Preventing falls is a primary objective when working at height. Regulations often require the use of guardrails, safety nets, and edge protection systems. Additionally, workers should use fall arrest systems like safety harnesses, lanyards, and anchor points when necessary.

Fall Arrest and Restraint Systems

Fall arrest systems are designed to stop a fall in progress and reduce the impact on the worker. Fall restraint systems, on the other hand, prevent a worker from reaching a fall hazard. Regulations mandate the proper use of these systems, and regular inspections and maintenance are crucial.

Inspection and Maintenance

Regular inspection and maintenance of all equipment used for working at height are paramount. Regulations typically stipulate inspection intervals and requirements for keeping records of inspections. Damaged or faulty equipment should be taken out of service immediately and repaired or replaced.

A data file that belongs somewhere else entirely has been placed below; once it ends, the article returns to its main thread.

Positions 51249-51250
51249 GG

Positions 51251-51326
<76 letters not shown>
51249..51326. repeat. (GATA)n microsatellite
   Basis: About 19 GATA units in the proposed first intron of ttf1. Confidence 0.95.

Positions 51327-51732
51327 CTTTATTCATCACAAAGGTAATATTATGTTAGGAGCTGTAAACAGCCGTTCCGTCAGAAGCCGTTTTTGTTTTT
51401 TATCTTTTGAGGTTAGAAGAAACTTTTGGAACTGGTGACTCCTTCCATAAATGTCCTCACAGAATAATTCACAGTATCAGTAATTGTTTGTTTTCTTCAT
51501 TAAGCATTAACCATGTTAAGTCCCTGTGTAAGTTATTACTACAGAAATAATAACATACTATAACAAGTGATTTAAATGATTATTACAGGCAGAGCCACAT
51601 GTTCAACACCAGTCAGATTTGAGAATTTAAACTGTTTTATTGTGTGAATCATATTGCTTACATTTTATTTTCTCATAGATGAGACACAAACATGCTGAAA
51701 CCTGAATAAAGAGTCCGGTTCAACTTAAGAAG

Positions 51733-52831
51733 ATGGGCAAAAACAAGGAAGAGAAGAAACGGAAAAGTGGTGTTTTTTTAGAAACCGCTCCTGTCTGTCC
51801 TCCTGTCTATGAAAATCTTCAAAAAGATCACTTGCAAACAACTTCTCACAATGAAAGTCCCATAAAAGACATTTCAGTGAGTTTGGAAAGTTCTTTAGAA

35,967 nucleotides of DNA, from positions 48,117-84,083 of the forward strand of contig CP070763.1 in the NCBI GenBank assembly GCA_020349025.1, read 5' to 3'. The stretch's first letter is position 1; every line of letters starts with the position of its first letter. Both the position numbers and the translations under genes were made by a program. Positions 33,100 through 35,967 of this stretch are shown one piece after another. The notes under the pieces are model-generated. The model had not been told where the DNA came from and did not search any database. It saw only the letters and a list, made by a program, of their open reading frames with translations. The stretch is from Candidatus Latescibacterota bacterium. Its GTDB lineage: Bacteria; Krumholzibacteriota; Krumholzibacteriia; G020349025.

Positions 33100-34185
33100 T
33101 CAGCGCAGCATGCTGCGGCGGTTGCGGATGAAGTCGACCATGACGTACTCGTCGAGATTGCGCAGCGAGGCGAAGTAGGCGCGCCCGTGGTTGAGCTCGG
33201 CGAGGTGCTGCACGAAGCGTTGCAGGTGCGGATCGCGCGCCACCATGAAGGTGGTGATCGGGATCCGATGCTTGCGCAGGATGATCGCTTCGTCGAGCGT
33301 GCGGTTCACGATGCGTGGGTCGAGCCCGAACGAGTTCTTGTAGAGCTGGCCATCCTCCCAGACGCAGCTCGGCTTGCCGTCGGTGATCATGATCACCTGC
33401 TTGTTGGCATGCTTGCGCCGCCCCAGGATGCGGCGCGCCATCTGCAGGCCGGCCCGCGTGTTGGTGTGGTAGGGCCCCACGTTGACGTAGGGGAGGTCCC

Emergency Procedures

Emergency procedures for working at height must be in place and communicated to all workers. This includes evacuation plans, rescue equipment, and first aid provisions. Workers should be trained in these procedures and aware of how to respond in the event of an emergency.

Weather Conditions

Regulations often dictate that work at height should not take place during adverse weather conditions, such as high winds, heavy rain, or icy conditions, which can increase the risk of accidents. Supervisors must monitor weather conditions and halt work if they pose a danger.

Building Equipment: Helmet and Harness Essential Equipment for following the UK working at height regulations

Work at Height (Amendment) Regulations 2007

In addition to the WHR 2005, the Work at Height (Amendment) Regulations 2007 introduced several important amendments to further enhance safety when working at height. These amendments included:

  • Clarification of the Meaning of ‘Work at Height’

    The 2007 amendments provided a more precise definition of ‘work at height’ to ensure that the regulations covered a broader range of activities where the risk of falling was present. “Working at height” within these regulations can be defined as: